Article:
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Preparing for an Active Shooter

It is imperative to acknowledge that active shooter events can occur in various locations, even within the rural regions of Southeast Utah. A cursory glance at the headlines from various news sources underscores the urgent need for preparedness. Unfortunately, these distressing incidents are growing more common, with some rural areas particularly susceptible due to various factors.

One of the primary risks associated with active shooter events in Southeast Utah is the potential for delayed responses from law enforcement agencies. Rural areas grapple with limited law enforcement resources, resulting in extended response times during emergencies. This delay can provide the assailant with additional time to inflict harm before professional assistance arrives. Covering a vast expanse of over 18,000 square miles, including Carbon, Emery, Grand, and San Juan counties, with a population of just 55,000 people exacerbates this geographical challenge.

Another significant concern is the scarcity of medical resources in this expansive area. In the event of an active shooter incident, medical personnel may be required to traverse longer distances to reach the scene, and there are fewer medical facilities equipped to provide trauma care in the region. These factors can lead to critical delays in administering life-saving medical treatment to victims. Although air transportation is typically available, it may face delays due to resource limitations or adverse weather conditions. It is worth noting that the recent designation of Castleview Hospital as a Trauma IV rated center is a welcome development, as it enhances their ability to provide advanced care in the emergency department.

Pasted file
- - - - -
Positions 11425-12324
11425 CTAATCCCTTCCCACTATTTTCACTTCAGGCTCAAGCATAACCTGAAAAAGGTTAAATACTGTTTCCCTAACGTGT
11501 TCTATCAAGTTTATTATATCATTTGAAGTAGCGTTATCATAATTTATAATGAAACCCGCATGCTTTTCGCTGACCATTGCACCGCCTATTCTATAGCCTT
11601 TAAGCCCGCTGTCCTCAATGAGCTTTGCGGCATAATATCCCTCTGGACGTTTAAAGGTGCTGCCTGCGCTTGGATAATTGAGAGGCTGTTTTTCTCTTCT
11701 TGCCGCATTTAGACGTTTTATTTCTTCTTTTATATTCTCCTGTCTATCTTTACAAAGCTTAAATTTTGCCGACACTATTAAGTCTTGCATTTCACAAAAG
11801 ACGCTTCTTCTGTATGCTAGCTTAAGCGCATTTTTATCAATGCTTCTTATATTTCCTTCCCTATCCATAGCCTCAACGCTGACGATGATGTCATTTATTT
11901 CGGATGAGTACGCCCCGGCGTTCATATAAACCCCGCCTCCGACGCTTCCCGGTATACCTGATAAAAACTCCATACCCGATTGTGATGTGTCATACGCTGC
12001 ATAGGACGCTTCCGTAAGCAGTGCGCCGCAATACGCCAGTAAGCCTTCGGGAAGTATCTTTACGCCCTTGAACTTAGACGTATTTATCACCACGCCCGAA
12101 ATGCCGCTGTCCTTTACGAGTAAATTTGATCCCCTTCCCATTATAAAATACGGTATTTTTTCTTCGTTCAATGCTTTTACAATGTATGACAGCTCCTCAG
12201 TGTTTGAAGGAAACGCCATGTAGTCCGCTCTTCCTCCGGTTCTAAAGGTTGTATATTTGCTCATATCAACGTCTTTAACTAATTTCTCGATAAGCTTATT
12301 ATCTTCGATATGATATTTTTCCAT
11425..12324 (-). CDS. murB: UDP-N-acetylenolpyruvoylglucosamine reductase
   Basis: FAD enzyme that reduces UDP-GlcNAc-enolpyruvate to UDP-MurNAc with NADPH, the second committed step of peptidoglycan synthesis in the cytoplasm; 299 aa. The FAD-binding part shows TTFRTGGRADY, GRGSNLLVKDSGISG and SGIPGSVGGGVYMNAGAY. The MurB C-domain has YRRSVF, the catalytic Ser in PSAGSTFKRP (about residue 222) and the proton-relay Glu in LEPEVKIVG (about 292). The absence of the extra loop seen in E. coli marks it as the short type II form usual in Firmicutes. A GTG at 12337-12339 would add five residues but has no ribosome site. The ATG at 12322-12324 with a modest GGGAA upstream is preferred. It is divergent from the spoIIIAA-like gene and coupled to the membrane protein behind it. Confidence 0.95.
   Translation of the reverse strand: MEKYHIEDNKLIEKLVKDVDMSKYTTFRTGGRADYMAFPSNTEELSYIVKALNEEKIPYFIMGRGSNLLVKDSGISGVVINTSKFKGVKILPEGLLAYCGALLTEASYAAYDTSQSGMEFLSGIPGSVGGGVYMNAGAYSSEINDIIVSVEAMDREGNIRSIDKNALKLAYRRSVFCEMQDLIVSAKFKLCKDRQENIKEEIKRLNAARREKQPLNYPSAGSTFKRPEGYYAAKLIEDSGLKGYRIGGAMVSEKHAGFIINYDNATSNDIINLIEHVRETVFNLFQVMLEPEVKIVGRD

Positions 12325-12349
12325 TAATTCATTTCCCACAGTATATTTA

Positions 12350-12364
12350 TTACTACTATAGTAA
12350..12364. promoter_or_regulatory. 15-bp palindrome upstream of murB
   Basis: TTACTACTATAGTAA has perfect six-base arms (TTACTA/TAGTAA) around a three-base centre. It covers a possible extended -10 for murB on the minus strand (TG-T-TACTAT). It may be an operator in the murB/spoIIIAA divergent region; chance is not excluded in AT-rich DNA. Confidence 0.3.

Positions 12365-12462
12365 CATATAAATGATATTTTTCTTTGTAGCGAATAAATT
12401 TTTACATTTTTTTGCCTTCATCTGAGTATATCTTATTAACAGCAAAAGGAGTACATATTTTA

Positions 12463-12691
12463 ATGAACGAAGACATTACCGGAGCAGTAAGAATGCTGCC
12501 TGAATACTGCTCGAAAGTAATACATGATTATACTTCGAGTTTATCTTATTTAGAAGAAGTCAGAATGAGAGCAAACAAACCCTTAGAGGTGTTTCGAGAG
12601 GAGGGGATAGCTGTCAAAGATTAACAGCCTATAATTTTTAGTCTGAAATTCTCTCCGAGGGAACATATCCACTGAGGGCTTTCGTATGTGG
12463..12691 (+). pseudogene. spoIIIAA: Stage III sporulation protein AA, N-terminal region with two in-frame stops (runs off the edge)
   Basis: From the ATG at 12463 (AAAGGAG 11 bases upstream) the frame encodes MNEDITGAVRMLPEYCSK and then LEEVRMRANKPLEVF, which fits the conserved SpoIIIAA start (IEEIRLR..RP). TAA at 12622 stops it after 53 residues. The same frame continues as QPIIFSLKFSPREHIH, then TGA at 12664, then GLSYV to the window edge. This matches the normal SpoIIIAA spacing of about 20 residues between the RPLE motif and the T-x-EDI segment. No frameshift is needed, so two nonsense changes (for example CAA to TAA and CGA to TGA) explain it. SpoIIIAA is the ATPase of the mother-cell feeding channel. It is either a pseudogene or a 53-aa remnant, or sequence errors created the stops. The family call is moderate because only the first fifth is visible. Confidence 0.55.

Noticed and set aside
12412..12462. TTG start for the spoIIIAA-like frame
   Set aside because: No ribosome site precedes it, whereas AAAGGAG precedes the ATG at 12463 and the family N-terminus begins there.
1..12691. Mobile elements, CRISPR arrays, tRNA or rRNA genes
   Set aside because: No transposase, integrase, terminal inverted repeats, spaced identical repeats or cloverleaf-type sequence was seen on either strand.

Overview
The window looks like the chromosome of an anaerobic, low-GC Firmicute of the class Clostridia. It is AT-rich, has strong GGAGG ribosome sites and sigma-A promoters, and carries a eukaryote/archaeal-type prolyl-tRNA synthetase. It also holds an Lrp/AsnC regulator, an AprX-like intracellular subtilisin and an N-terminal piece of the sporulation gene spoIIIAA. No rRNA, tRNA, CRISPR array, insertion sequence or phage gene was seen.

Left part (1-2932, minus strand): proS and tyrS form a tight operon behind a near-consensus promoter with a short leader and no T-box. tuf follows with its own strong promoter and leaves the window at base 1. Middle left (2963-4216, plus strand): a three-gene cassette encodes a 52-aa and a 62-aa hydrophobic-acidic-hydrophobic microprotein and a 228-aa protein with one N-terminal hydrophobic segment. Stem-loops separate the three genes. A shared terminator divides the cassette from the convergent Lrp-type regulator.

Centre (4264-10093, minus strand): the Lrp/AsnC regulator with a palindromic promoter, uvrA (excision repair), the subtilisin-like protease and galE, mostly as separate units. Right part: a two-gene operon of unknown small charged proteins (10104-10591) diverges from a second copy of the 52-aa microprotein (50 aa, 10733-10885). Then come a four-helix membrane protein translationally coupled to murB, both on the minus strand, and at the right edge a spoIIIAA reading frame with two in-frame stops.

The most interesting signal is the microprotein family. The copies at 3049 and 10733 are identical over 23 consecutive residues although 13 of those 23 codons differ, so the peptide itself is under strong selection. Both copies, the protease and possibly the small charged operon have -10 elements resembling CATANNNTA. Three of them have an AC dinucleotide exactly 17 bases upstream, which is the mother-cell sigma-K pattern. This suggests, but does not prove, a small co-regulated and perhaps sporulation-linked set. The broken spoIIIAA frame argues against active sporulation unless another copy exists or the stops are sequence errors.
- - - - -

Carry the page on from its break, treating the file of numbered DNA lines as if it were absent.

Additionally, the limited access to behavioral health resources in our rural communities poses a distinct risk. Many active shooters exhibit a history of legal issues, struggles in coping with significant life stressors, and a combination of negative emotions, including pessimism, emptiness, and anger. It is also suggested that most active shooters in schools tend to be socially isolated or outcasts, often described as socially awkward individuals with very few friends. While some attribute blame to firearm ownership, it is crucial to recognize that owning firearms in and of itself is not necessarily a risk factor. However, the presence of unsecured firearms within a community can heighten the potential for an active shooter incident through theft, burglary, or tragic accidents. Responsible gun ownership and proper storage practices can mitigate this risk. Additionally, it is vital to acknowledge that many active shooters legally obtain their firearms after passing state and federal background checks. A lesser-known aspect of preventing active shooter events involves well-armed and trained citizens who intervene and save lives, underscoring the importance of responsible gun ownership.

To mitigate the risks associated with active shooter events in Southeast Utah, a comprehensive emergency response plan is essential. This plan should encompass training for law enforcement and medical personnel, as well as conducting active shooter drills in schools and other public facilities. The "run, hide, fight" approach has proven effective in both residential and business settings. Furthermore, fostering social cohesion and a sense of community within our rural areas can aid in identifying and intervening in potentially violent situations.

I strongly encourage folks to participate in “run, hide, fight” training or at least watch the training video. I also recommend folks research and prepare by looking at FEMA’s active shooter resources found here: FEMA recommends that we as citizens remember the critical steps: run, hide, and fight. It starts with awareness—see something, say something. Before acting, familiarize yourself with the available exits. If running is a safe option, do so immediately. Find a secure place to hide and stay concealed. Being prepared means having first aid skills to aid others when needed. Collaborate with law enforcement and provide any information that could help them respond effectively. Finally, seek support to cope with the trauma that may follow. These FEMA guidelines are helpful in promoting safety and resilience in the event of an active shooter incident.

While the risks of an active shooter event in Southeast Utah are still considered low, the stark reality is that proactive steps can be taken to mitigate these risks and enhance the safety and security of our rural communities.


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